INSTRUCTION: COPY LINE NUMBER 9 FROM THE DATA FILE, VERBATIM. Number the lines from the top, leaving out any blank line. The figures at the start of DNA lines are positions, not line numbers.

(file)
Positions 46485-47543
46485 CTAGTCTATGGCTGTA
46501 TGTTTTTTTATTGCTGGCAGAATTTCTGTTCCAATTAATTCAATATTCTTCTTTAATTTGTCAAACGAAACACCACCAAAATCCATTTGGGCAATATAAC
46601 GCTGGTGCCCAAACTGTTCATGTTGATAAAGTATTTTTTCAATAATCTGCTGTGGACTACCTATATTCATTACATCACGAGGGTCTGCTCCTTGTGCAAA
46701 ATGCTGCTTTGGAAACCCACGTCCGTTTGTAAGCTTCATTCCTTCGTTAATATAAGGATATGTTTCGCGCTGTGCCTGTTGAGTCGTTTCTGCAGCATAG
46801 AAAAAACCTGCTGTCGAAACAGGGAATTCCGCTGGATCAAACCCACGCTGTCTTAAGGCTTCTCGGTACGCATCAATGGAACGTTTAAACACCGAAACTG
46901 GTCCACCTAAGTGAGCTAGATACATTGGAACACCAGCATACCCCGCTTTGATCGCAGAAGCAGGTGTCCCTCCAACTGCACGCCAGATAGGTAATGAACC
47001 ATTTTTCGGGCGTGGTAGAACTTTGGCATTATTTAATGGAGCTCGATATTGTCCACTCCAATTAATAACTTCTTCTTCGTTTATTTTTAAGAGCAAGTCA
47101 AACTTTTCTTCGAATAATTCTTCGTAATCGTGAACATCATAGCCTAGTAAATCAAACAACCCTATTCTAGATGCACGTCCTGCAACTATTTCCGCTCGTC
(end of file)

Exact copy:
47101 AACTTTTCTTCGAATAATTCTTCGTAATCGTGAACATCATAGCCTAGTAAATCAAACAACCCTATTCTAGATGCACGTCCTGCAACTATTTCCGCTCGTC